Iowa Court Grants Permanent Injunction for Interference with Easement
On April 14, 2021, the Iowa Court of Appeals issued a ruling regarding an interference with an easement. The plaintiff had a written easement over the neighboring property to access 40 acres of farmland. Because the defendant substantially interfered with the plaintiff’s easement rights, the court affirmed a permanent injunction entered by the lower court.
The plaintiff owns farmland south of the defendant’s farm. Forty acres of the plaintiff’s land is inaccessible by large farm equipment except through a twenty-foot-wide easement on the defendant’s property. The previous owner of the defendant’s property had executed an easement to the plaintiff’s predecessor which is depicted in red below.
For many years, the plaintiff and defendant disagreed on where the plaintiff could enter the 40 acres. The defendant believed that the plaintiff must enter at the start of the easement. Due to the 90 degree turn at the easement entrance, the plaintiff found it impossible to manuever machinery through that entrance. The “preferred entry point” for the plaintiff was a pipe gate within the fence line that provided a much easier way to access the field. Former owners and tenants used either the pipe gate or temporarily cut the fence at a suitable location to enter the forty acres. In the early 1990s, the plaintiff attempted to lease the land to a farm tenant. The defendant spread manure on the easement, installed an electric fence across it, and even made verbal threats to the tenant. To avoid any more disputes with the defendant, the plaintiff enrolled the land in the Conservation Reserve Program (CRP).
The land remained in the CRP until 2017 when the plaintiff leased the land to another farm tenant. The following spring, the defendant placed wooden posts, various farm equipment, trailers, and logs along the easement at twenty-foot increments. This prevented the tenant from maneuving large equipment onto the easement opening. Due to these issues, the tenant declined to farm the plaintiff’s 40 acres.
The plaintiff brought this lawsuit seeking a permanent injunction. The defendant counterclaimed to establish a boundary by acquiescence based on a fence running east and west between the two properties. The district court granted the permanent injunction, but denied the defendant’s counterclaim. The defendant appealed.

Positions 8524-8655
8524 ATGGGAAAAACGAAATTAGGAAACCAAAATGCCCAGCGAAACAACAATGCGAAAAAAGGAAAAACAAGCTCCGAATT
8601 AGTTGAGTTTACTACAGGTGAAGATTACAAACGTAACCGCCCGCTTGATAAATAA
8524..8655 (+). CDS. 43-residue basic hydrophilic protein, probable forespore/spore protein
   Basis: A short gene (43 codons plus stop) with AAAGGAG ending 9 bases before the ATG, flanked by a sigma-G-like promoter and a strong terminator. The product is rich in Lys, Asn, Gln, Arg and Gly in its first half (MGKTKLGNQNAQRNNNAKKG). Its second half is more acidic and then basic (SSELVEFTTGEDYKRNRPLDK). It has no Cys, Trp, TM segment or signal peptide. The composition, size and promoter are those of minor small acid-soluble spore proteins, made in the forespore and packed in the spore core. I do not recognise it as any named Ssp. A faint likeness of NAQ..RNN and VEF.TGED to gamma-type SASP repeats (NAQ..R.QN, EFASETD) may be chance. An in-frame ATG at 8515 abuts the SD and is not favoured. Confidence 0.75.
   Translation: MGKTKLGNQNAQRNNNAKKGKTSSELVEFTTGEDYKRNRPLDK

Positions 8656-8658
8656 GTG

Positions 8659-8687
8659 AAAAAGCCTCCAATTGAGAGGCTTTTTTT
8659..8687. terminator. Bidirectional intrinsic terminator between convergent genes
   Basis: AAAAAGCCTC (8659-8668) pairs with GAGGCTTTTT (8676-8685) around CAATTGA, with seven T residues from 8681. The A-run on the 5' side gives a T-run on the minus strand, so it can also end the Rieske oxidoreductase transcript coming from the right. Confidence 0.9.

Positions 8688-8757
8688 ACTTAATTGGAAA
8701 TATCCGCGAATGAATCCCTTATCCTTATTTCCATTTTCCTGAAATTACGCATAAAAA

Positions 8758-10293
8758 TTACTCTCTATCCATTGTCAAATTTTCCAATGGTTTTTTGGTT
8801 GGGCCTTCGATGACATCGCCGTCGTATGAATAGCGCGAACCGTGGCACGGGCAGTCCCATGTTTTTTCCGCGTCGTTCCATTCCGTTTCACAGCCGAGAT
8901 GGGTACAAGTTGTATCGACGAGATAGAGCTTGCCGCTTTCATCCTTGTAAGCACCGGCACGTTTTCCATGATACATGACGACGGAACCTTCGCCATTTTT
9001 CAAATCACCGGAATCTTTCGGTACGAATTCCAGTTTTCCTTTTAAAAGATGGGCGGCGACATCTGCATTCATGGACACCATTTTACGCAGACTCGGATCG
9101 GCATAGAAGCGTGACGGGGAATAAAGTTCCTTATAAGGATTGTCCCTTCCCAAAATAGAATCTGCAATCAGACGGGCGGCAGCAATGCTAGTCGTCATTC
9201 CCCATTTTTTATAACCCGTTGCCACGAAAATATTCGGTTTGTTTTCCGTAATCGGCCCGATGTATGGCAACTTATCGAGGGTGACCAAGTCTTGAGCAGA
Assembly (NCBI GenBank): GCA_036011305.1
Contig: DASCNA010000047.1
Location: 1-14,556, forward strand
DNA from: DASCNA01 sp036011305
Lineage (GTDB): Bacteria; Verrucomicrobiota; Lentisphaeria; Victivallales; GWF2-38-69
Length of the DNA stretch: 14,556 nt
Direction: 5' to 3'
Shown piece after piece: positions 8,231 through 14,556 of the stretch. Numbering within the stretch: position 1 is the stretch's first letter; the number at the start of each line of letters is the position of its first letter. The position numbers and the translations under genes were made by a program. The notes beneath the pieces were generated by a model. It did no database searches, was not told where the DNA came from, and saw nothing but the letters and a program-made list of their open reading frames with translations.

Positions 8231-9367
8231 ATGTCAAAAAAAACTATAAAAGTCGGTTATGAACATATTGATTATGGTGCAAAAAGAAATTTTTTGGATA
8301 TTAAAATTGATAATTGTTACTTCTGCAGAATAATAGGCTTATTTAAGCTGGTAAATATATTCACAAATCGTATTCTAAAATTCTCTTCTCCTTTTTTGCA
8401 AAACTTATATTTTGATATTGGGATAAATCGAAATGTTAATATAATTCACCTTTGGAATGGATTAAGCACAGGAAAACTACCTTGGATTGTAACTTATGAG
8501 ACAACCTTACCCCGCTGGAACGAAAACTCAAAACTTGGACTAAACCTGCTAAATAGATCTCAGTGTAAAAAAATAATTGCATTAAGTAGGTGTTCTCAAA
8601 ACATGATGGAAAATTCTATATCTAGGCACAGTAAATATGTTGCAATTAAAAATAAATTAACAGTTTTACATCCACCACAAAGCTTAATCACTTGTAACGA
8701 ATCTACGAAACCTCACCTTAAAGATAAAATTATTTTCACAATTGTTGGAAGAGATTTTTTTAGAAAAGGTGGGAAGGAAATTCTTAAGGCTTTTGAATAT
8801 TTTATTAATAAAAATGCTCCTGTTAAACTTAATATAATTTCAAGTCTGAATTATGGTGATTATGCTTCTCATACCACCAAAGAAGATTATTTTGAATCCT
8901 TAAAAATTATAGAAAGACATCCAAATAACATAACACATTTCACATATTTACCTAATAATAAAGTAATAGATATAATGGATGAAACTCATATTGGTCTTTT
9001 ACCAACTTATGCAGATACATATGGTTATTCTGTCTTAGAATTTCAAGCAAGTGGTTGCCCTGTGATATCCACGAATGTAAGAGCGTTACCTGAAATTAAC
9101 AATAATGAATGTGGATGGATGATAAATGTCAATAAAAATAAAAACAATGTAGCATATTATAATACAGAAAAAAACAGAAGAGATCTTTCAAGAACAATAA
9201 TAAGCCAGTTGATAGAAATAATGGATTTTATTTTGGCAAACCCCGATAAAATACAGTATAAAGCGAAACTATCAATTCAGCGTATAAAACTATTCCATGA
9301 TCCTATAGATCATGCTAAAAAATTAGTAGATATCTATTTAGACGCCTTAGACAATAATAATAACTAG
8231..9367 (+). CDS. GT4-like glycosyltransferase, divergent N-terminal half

Intereference With Easement Rights
On review, the court affirmed the injunction, as well as the district court’s award of $31,300 in damages. A permanent injunction may be granted when a party substantially or unreasonablly interferes with another’s easement rights. The proponent must show “(1) an invasion or threatened invasion of a right, (2) substantial injury or damages will result unless an injunction is granted, and (3) no adequate legal remedy is available.” Skow v. Goforth, 618 N.W.2d 275, 278 (Iowa 2000).
Here, the defendant made it impossible for the plaintiff to exercise its rights under the easement. For almost 30 years, the defendant’s actions made it nearly impossible for the plaintiff or its farm tenants to use the easement for ingress and egress. Without legal intervention, the court reasoned, the defendant’s conduct would likely continue.
The defendant argued that the third element was not met because the plaintiff had the legal remedy to bring a lawsuit against the most recent farm tenant for specific performance of the lease or for damages. The court disagreed, finding that this would not protect the plaintiff from the defendant’s future actions interfereing with the plaintiff’s easement rights.
Boundary by Acquiescence
On appeal, the defendant claimed the district court erred in rejecting his boundary by acquiescence claim. Because the plaintiff testified at trial that the fence had been treated as the boundary line for more than 10 years, the court found that fence was the boundary line. See Iowa Code § 650.14. The court remanded for entry of a corrected order.
The Center for Agricultural Law and Taxation does not provide legal advice. Any information provided on this website is not intended to be a substitute for legal services from a competent professional. The Center's work is supported by fee-based seminars and generous private gifts. Any opinions, findings, conclusions or recommendations expressed in the material contained on this website do not necessarily reflect the views of Iowa State University.